Ubuntu servers have excellent support for container virtualization as well as cloud deployment which shows its influence in the market compared to CentOS. As of June 2019, “Canonical announced full enterprise support for Kubernetes 1.15 kubeadm deployments, its Charmed Kubernetes, and MicroK8s; the popular single-node deployment of Kubernetes.“1 Not to be outdone, CentOS offers three private cloud managed hosting choices as well as a public cloud platform through AWS. CentOS provides a mature platform in this area and offers excellent documentation. The chart below identifies the overall usage of cloud-based preferences as of June 2019 via EC2 Statistics compiled from Amazon.
Steam provides comparisons on their gaming platforms noting the number of users that run Ubuntu on their systems. Currently, over 30% percent of all Steam users are running on Ubuntu, followed by 49% of other different Linux distros. Granted, gaming on Linux is not entirely related to the hosting industry but, it does show how widely Ubuntu is accepted and used across multiple sectors.
To revisit this area once more, we want to emphasize that if you are just beginning in your hosting experience, we would suggest going with Ubuntu simply because of its larger community supported user base, the extensive accumulation of tutorials and documentation available and, more frequent updates which can help you in maintaining the latest software. Ubuntu has other positives in this space as well but, there may be some scenarios where you may need to roll back to an older software version because updates may cause problems with existing sites. Additionally, if you have utilized an Ubuntu desktop in the past, you should not find it to be a very steep learning curve when starting with an Ubuntu based VPS server.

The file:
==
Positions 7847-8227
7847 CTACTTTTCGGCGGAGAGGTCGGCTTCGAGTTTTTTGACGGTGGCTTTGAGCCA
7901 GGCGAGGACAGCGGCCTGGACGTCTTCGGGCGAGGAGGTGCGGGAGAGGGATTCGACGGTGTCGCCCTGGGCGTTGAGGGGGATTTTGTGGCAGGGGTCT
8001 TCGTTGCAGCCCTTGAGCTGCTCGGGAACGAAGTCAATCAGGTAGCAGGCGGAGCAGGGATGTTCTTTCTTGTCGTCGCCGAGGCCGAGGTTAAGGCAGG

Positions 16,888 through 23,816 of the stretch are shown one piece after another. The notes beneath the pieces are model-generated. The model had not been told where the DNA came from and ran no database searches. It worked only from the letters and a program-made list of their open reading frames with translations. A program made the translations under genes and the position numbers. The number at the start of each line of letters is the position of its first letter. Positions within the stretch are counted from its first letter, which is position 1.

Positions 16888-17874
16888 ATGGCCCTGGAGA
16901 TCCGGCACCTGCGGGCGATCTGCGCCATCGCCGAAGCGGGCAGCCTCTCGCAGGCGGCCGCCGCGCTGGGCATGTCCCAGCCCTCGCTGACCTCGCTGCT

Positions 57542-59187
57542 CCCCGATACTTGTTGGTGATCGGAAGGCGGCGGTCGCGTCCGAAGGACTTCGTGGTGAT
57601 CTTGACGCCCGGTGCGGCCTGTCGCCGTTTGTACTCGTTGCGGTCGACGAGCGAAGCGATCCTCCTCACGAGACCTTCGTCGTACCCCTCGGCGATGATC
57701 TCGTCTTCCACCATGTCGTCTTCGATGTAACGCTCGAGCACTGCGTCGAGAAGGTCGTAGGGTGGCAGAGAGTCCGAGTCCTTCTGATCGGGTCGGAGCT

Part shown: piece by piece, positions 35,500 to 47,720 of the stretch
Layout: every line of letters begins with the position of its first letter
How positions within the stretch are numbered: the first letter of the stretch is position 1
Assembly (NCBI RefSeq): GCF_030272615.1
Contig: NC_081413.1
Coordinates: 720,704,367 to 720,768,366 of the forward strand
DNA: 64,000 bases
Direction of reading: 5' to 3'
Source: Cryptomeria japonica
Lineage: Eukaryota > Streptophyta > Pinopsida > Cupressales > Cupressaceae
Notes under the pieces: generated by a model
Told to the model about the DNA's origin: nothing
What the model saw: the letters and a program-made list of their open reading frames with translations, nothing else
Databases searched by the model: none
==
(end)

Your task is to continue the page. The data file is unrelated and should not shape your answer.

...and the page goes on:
Because Ubuntu updates more often than CentOS, it does not necessarily mean that CentOS is less stable or secure. Those ongoing modifications can come at a cost though especially if a newer software version of a core Ubuntu system is updated, it may cripple existing websites that may depend on the older software version which in turn may impact functionality and/or stability. Also, with regard to security, Ubuntu does force the use of sudo initially as the main user and, disables the root user by default. This limits the possibility of running commands that may be harmful to the system.
CentOS is a solid, viable choice as well but, it might present a more difficult learning curve when starting out if you are new to Linux hosting. If you run a business, a Dedicated CentOS Server may be the better choice between the two operating systems because, it’s (arguably) more secure and stable than Ubuntu, due to the reserved nature and the lower frequency of its updates. Additionally, CentOS also provides support for cPanel which Ubuntu lacks.
Centos is designed to be stable and secure, but as a result, many services running on the server tend to be older versions with backported security fixes applied. Also, once CentOS freezes a version number, they will not provide further improvements except for security updates and major bug fixes. This is a definite positive for stability and security but, this can be bad for services like PHP or MySQL, or other standard software the server uses that are rapidly developed and may evolve over the 5-year distribution period. One solution to this concern may be to simply add additional software mirrors to solve this type of issue if needed.
After reviewing these options, it truly does come down to the purpose of the server, how it is going to be utilized for each OS, as well as the size of your business and, your technical knowledge. For small firms as well as those new to hosting, Ubuntu seems to be the safest choice and given its huge user community base, the significant number of resources that are available online, in addition to the tutorials and, their online forums, including a substantial community of open-source developers. This allows for locating solutions to problems that much quicker. In conclusion, each OS distribution has its positives and negatives so whichever version you select, ensure it meets all of your business requirements, needs, and demands.
Do you have further thoughts or questions about what system would work best for you? If so, don’t hesitate to reach out to one of our Solutions team members today to learn how you can take advantage of these technologies to increase sales and customer interactions for your business. We have the info you need to make an informed decision regarding the advantages of our hosting services and solutions. If you are having any problems with an existing site or server, please contact our Support team at 800.580.4985, open a chat, or email us at email@example.com today and allow us help!